Defendants falsely claimed purchasers were likely to earn thousands of dollars a month selling products on Amazon
The Sellers Playbook defendants include Jessie Conners Tieva, Matthew R. Tieva, and their companies, Exposure Marketing Company and Sellers Playbook, Inc.
The FTC and the Minnesota Attorney General’s Office alleged that defendants lured consumers into believing that they would likely earn thousands of dollars a month selling products on Amazon. In marketing their so-called system for selling on Amazon, defendants used false and unsubstantiated claims, such as make “$20,000 a month” and “Potential Net Profit: $1,287,463.38.” According to the complaint, the price of the “system” that defendants sold ranged from $497 to more than $30,000.
The complaint alleges that defendants violated the FTC Act, the Business Opportunity Rule, the Consumer Review Fairness Act, the Minnesota Uniform Deceptive Trade Practices Act, and the Minnesota Prevention of Consumer Fraud Act by making false or unsupported earnings claims, failing to provide the required disclosure documents, and using contracts that restrict individual consumers’ ability to review products and services they purchased.
The settlement approved by the court bans defendants from selling or assisting others to sell any business opportunity or business coaching program. The defendants also are prohibited from making unsupported earnings claims and suppressing consumers’ reviews of defendants’ products or services, and are required to turn over significant assets for consumer redress.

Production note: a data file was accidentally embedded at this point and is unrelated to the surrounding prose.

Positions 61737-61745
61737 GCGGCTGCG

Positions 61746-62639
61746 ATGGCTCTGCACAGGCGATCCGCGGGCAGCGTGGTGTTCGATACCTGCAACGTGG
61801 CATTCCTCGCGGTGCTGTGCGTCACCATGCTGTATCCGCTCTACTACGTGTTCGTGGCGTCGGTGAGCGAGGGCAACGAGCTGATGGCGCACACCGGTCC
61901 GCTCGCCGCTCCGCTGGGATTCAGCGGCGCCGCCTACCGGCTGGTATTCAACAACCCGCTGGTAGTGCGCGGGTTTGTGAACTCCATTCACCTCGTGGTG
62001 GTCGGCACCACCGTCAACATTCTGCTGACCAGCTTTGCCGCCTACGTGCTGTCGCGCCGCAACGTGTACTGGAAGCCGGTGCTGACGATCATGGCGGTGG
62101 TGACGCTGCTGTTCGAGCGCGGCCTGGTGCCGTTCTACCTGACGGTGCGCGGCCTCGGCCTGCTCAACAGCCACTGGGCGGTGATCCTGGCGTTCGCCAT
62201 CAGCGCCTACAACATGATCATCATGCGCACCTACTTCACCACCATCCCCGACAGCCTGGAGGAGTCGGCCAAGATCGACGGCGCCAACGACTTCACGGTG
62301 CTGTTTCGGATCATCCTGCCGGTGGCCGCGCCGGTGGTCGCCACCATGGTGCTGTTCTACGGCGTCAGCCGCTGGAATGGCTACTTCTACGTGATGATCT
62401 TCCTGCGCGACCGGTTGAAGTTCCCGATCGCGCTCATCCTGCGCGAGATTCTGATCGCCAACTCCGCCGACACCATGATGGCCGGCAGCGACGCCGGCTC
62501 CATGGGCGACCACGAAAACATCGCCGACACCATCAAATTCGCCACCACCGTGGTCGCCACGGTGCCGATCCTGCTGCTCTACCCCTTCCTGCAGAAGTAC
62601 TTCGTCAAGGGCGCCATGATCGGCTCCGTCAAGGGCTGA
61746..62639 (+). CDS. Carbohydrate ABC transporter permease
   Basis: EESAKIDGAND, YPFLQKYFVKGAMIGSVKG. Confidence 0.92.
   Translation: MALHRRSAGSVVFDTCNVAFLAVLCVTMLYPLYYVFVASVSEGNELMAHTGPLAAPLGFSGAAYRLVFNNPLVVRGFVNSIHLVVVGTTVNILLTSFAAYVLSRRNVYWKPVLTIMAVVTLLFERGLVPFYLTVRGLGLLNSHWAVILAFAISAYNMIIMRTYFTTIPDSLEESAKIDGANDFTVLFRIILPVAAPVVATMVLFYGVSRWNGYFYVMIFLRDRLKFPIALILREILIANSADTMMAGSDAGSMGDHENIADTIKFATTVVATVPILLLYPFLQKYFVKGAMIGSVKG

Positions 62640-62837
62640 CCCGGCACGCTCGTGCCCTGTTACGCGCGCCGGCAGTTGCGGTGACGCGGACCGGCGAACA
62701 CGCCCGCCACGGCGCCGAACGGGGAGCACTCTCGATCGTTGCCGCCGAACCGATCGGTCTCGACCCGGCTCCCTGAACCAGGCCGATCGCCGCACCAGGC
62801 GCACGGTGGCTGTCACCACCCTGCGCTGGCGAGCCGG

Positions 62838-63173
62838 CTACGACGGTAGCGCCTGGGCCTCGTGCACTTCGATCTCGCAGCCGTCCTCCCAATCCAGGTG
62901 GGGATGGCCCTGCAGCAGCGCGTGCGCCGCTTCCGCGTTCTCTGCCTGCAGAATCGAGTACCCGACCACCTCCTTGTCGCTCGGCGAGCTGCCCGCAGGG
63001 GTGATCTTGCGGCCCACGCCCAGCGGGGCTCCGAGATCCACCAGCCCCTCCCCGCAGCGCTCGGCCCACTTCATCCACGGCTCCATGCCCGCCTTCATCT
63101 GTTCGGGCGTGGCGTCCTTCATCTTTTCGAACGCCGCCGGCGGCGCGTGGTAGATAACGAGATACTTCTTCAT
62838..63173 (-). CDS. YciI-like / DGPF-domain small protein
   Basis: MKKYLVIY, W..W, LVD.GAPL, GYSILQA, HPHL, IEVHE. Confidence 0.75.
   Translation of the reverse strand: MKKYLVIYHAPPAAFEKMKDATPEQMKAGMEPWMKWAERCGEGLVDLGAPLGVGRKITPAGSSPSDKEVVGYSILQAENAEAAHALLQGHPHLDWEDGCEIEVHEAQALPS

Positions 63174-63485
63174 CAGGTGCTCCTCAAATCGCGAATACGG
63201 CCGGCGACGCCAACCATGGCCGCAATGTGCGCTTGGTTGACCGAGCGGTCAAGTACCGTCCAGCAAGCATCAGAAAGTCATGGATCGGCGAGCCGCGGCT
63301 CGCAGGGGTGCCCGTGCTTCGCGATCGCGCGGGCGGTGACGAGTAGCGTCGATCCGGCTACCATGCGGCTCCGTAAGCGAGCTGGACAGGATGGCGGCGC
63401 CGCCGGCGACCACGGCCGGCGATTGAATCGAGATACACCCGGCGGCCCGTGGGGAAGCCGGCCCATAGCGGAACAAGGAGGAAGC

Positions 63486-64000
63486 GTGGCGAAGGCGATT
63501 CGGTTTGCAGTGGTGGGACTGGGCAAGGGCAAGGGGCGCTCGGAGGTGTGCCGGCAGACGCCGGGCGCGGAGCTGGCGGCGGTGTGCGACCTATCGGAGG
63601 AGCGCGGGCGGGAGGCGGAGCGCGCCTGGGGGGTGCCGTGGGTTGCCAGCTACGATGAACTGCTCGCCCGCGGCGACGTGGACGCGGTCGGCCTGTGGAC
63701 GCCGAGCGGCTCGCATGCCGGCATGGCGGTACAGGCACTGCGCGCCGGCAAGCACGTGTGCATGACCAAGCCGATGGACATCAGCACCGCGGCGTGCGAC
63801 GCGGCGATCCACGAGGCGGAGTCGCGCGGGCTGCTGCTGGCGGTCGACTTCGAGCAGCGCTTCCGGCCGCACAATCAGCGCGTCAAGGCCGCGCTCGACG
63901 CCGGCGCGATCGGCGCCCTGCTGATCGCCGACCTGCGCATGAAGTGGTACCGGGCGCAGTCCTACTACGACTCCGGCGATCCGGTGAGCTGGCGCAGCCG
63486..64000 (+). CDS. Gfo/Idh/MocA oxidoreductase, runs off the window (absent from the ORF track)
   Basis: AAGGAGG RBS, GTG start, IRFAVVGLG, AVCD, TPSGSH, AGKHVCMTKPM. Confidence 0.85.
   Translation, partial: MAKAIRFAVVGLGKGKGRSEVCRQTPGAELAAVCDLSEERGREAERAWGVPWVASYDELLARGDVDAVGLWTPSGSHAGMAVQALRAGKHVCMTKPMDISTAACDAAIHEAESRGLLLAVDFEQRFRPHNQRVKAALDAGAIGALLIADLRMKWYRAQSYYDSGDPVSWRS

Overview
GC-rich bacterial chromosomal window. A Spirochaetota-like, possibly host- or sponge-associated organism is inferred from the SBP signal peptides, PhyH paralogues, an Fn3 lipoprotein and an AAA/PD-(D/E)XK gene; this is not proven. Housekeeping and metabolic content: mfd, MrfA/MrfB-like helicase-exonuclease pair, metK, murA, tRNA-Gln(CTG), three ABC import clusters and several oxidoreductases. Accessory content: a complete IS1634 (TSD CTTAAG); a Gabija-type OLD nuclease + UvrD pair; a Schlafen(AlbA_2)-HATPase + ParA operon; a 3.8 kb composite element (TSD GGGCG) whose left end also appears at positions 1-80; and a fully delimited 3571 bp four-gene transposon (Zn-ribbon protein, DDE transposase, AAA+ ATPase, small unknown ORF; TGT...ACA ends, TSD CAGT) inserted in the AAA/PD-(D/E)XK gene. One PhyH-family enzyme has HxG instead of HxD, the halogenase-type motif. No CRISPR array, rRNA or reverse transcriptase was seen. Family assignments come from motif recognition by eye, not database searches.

The settlement order also imposes a $20.8 million judgment against the defendants, which will be suspended when they surrender all funds held in any corporate accounts; all goods and assets owned by the corporate defendants; all assets held by the court-appointed receiver; and substantial assets owned by Matthew and Jessie Tieva.
The Commission vote approving the settlement order was 5-0. The U.S. District Court for the District of Minnesota entered the settlement order on November 20, 2018.
This case was brought with the assistance of the Utah Division of Consumer Protection, the U.S. Marshals Service for the District of Minnesota, Amazon.com, Inc., the Better Business Bureau of Minnesota and North Dakota, and the Electronic Retailing Self-Regulation Program (administered by the Council of Better Business Bureaus, Inc.).
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